UPDATE: On Lubuntu 22LTS, GDB would not run due to missing libncurses.so.5. Fix this by running “sudo apt-get install libncurses5.” I also installed libncurses5-dev, that may be part of the fix. The error was a “debug” attempt just sat there with no error indication after compile-link, but the normal load and run to main() did not happen.
I went back to the OneThinx install for Linux, and did the download and followed instructions from here:
I followed its instructions carefully, downloading the “HelloWorld” that it links to. It has additional instructions that are important. I loaded the project, opened its readme.md and followed the text inside to allow the PSOC USB to work with the OS. I opened the project and got a compile and link. This is great for the PSOC6. However, the PSOC6 cyelftool from Infineon does not support the PSOC5. PSOC4 and 6, but not 5. Go figure.
I downloaded and installed the PSOC5 kit from Mr. N. I made the changes (for debugging using KitProg1) to the launch.json file in VSCode, as described in post https://socmaker.com/?p=1004.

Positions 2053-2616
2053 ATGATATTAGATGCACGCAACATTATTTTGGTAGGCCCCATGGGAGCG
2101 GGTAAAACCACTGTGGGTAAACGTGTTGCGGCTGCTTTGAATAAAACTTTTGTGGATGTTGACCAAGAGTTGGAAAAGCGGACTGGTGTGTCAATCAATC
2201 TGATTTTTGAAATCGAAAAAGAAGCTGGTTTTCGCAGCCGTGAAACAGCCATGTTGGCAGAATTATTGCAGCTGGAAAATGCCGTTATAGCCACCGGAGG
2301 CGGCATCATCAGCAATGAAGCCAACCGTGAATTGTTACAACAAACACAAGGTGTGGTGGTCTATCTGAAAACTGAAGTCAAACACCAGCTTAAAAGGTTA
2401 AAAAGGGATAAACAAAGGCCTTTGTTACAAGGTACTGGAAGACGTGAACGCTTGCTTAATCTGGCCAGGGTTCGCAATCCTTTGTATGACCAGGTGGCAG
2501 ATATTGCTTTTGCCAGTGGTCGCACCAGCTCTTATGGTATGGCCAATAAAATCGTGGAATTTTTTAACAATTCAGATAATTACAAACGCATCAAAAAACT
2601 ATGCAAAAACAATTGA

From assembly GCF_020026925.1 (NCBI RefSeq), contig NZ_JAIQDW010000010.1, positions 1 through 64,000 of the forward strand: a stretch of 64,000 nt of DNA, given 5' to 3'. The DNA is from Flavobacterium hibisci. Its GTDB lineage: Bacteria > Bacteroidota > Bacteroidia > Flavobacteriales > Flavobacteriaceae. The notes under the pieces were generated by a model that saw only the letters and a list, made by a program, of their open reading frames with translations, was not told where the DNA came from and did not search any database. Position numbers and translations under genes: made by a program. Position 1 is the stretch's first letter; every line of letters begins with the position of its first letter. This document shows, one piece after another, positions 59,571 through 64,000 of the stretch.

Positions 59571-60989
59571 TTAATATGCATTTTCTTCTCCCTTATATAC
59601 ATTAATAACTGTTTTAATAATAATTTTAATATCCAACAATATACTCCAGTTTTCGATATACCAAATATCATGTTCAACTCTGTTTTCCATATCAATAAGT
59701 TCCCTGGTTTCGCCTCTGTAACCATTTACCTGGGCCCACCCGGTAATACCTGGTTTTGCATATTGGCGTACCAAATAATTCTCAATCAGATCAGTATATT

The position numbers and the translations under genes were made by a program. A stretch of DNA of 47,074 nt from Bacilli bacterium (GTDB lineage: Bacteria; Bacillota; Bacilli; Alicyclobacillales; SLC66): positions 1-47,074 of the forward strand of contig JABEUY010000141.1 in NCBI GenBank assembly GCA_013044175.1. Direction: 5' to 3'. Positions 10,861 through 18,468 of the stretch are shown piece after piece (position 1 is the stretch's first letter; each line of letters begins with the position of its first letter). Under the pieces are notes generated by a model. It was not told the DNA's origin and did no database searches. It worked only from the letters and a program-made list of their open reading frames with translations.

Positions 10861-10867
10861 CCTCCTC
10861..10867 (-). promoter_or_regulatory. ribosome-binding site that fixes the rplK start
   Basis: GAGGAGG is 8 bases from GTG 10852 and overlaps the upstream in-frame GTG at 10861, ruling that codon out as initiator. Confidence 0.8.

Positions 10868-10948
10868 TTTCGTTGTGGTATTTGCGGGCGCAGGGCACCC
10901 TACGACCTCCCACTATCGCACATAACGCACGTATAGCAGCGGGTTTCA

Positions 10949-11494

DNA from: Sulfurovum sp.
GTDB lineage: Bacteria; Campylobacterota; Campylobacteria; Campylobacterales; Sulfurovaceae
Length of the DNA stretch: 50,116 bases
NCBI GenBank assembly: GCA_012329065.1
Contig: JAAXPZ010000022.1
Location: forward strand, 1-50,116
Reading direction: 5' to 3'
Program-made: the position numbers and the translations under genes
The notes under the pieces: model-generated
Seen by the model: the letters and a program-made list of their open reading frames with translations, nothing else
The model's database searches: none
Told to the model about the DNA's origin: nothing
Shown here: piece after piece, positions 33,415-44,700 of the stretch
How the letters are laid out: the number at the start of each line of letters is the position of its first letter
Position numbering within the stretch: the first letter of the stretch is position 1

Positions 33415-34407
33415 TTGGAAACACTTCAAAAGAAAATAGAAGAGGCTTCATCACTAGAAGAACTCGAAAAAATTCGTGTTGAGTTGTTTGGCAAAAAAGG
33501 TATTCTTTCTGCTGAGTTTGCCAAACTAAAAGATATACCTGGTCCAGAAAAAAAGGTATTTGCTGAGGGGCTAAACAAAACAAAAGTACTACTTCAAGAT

I did a build. It built, but the .elf file creation failed with an unexpected “)”. That error was a “red herring.” I started looking. My eyes were crossed. After going to sleep, the next day I looked at it again.
The real error turned out to be that the cyelftool included in the PSOC5 kit from Mr. N is a Macintosh executable. Duh. He said that. Head slap. Following his instructions, I went to the Infineon site and downloaded the FOSS cyefltool code, and attempted a build.
Failure. Perl build script failed. VSCode load of directory and compile failed. I added ninja. Failed again due to not including zlib. Tried to fix. Still failed. Bumped down to command line and did a link with -lz. Failed with errors of trying a static build with .so libraries. I stopped at that point, too many hours in that path. I had some time limits to obey.